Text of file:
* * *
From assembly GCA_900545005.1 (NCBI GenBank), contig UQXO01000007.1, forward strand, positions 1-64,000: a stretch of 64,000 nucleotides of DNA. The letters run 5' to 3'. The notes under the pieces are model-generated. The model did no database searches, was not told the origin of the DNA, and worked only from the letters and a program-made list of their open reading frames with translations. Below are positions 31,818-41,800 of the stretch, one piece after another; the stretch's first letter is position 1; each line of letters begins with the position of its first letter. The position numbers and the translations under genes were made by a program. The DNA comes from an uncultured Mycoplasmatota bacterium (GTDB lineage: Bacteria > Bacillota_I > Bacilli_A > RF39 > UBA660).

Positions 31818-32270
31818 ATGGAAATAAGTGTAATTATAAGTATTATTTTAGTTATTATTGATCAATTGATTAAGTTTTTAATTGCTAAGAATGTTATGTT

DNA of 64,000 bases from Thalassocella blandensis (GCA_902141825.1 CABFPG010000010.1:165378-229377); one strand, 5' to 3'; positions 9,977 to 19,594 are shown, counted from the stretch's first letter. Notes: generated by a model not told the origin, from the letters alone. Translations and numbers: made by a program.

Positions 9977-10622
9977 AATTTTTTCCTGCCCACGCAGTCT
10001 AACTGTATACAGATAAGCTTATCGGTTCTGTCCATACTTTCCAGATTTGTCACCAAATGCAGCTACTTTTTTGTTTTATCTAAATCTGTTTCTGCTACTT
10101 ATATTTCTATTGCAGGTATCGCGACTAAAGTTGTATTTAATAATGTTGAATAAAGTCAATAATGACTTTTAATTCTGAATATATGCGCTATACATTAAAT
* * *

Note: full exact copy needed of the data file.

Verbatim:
From assembly GCA_900545005.1 (NCBI GenBank), contig UQXO01000007.1, forward strand, positions 1-64,000: a stretch of 64,000 nucleotides of DNA. The letters run 5' to 3'. The notes under the pieces are model-generated. The model did no database searches, was not told the origin of the DNA, and worked only from the letters and a program-made list of their open reading frames with translations. Below are positions 31,818-41,800 of the stretch, one piece after another; the stretch's first letter is position 1; each line of letters begins with the position of its first letter. The position numbers and the translations under genes were made by a program. The DNA comes from an uncultured Mycoplasmatota bacterium (GTDB lineage: Bacteria > Bacillota_I > Bacilli_A > RF39 > UBA660).

Positions 31818-32270
31818 ATGGAAATAAGTGTAATTATAAGTATTATTTTAGTTATTATTGATCAATTGATTAAGTTTTTAATTGCTAAGAATGTTATGTT

DNA of 64,000 bases from Thalassocella blandensis (GCA_902141825.1 CABFPG010000010.1:165378-229377); one strand, 5' to 3'; positions 9,977 to 19,594 are shown, counted from the stretch's first letter. Notes: generated by a model not told the origin, from the letters alone. Translations and numbers: made by a program.

Positions 9977-10622
9977 AATTTTTTCCTGCCCACGCAGTCT
10001 AACTGTATACAGATAAGCTTATCGGTTCTGTCCATACTTTCCAGATTTGTCACCAAATGCAGCTACTTTTTTGTTTTATCTAAATCTGTTTCTGCTACTT
10101 ATATTTCTATTGCAGGTATCGCGACTAAAGTTGTATTTAATAATGTTGAATAAAGTCAATAATGACTTTTAATTCTGAATATATGCGCTATACATTAAAT